It is near impossible to tell how many illegal immigrants there currently are in the country
Immigration is an issue that consistently appears in the news and surfaces as a key issue in political debates. Furthermore, in the midst of the current, upcoming presidential election, immigration has undoubtedly been a major question in terms of the effects on society and economy, as well as the future of the nation’s policy.
In last week’s presidential debate, the issue of illegal immigration inevitably emerged as President Obama stated that Romney’s “main strategy” to curb illegal immigration would be to “encourage self-deportation.”
Romney has yet to clarify exactly what he would do about the 20-30 million illegal immigrants in the United States, and during the Republican primaries he called for strict enforcement to pressure these illegal residents to leave the country. However, since June he has substantially altered this position, stating that he could support some exceptions that would allow a limited group to legally remain in the United States. Specifically, Romney claimed he would support giving permanent resident green cards to illegal immigrants who serve in the military, a group probably numbering in the tens of thousands, which is only a fraction of the current illegal population. Mr. Romney has said he will “put in place a permanent solution” for illegal immigration, but he has yet to describe what exactly it would look like or how he would get around the roadblocks in Congress that stalled Mr. Obama’s efforts to pass legislation.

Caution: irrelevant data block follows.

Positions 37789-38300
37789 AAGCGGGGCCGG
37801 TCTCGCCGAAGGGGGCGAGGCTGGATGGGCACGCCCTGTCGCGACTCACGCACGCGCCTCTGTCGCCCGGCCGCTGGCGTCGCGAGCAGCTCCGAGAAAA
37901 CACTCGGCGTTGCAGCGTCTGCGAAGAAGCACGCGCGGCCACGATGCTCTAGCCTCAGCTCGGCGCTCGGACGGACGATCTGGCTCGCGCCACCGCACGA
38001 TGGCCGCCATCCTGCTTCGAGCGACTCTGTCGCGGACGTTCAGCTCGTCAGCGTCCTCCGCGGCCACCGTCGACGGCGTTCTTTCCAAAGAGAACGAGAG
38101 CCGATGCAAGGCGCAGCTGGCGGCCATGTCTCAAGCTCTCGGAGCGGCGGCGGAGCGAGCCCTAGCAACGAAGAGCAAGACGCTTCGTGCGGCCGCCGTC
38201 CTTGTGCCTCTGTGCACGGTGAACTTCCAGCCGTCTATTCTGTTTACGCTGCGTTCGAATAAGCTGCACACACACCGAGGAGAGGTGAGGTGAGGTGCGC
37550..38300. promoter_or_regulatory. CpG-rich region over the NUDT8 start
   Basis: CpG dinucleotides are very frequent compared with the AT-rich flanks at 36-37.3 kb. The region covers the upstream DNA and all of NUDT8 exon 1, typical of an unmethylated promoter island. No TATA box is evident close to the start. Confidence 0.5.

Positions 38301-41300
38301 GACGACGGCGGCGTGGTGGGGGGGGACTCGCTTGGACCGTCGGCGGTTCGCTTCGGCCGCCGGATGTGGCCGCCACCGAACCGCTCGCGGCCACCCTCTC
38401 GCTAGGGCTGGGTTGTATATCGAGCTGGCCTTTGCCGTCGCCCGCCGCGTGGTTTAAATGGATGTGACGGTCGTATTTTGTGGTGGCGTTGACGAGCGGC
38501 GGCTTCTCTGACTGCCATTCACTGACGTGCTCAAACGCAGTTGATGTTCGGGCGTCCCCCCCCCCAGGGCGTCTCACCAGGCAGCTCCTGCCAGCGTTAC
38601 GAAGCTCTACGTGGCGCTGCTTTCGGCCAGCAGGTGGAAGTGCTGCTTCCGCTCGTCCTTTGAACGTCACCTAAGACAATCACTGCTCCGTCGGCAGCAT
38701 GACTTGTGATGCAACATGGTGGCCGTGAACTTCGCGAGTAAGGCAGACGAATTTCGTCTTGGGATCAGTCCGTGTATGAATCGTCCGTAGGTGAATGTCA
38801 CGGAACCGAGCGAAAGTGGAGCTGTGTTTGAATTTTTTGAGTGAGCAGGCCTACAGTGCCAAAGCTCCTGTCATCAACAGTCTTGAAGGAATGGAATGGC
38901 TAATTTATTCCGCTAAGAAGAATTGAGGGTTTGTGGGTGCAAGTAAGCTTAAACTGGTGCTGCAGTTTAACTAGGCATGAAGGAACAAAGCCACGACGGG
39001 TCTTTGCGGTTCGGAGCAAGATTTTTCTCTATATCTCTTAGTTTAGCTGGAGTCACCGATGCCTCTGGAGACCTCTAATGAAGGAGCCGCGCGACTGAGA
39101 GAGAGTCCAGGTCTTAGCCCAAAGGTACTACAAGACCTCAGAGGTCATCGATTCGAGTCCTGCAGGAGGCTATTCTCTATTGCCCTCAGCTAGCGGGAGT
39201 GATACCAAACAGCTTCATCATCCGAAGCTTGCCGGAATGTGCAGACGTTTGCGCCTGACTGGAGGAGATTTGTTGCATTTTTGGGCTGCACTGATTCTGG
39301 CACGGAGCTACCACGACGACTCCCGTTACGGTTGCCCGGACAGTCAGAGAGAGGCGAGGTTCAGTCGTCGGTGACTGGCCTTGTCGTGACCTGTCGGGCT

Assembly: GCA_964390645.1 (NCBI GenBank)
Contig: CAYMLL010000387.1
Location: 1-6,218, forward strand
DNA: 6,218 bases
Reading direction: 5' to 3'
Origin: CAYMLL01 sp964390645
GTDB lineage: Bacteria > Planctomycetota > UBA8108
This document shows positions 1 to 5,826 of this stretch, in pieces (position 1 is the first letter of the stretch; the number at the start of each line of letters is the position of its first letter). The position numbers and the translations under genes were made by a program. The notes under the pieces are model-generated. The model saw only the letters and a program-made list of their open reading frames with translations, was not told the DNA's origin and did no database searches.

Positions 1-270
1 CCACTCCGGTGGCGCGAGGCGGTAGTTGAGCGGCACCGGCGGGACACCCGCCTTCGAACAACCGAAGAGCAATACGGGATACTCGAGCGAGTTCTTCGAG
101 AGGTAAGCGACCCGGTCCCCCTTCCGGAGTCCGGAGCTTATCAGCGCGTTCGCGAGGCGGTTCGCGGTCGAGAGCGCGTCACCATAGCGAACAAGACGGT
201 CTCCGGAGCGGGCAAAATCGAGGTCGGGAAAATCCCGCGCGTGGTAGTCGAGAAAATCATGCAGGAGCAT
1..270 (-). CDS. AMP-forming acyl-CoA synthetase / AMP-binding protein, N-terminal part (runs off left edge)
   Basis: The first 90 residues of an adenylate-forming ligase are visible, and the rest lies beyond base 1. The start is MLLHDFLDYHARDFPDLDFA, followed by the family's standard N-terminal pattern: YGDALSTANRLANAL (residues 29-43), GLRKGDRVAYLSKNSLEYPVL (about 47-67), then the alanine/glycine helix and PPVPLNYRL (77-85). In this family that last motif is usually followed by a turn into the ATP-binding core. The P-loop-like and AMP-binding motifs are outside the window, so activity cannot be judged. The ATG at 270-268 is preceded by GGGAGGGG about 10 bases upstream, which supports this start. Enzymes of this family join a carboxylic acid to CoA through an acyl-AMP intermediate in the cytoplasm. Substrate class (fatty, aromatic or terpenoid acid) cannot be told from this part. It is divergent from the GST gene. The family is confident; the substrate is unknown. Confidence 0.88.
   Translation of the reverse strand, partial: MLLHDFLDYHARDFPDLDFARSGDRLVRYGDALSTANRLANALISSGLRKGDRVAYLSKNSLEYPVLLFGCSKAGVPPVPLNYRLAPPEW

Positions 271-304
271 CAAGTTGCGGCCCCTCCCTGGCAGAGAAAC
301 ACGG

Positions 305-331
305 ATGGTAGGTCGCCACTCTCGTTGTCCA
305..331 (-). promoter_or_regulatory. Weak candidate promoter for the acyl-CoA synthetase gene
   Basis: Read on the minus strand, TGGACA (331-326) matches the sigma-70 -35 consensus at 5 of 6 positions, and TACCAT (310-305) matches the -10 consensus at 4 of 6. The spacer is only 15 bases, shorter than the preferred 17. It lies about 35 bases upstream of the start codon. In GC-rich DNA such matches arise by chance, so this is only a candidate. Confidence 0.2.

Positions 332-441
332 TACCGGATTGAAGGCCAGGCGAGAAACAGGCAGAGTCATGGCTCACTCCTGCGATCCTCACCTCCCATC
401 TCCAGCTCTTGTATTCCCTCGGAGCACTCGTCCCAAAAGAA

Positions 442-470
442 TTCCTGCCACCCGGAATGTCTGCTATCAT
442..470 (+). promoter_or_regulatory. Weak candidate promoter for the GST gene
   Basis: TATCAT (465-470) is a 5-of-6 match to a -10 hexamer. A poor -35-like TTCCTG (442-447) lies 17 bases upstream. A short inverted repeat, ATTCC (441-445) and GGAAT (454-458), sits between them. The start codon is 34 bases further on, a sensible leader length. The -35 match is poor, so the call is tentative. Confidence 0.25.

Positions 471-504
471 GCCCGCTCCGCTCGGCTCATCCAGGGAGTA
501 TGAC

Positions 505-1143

The Dream Act… would open the door to citizenship as an achievable possibility for many of these immigrants.
The fact is that many of these illegal immigrants fill roles in lower-end service jobs, such as cleaners, nannies, or labourers, and do so without entitlement rights or the possibility of receiving citizenship. The Dream Act, which Obama supports, would open the door to citizenship as an achievable possibility for many of these immigrants. However, the issue is very controversial and deeply opposed by many in both the Republican and Democratic parties, especially in southern states that border Mexico, like Texas and Arizona.
It is near impossible to tell how many illegal immigrants there currently are in the country, and many more are coming in every day. In addition, children of first generation immigrants are now legal citizens of the United States. Would stricter policies implicate the separation of families as parents must be deported while their children are legal citizens? Despite all the regulations and reinforcements that may be put into place, there will always be loopholes and people who will use them to beat the system. Knowing this, how must a country go about managing immigration?
This series will attempt to look at the issue of immigration, mainly in the United States, from different perspectives to hopefully gain a constructive insight into the ways in which this issue is discussed and to what extent it affects both the immigrants and the communities they are entering.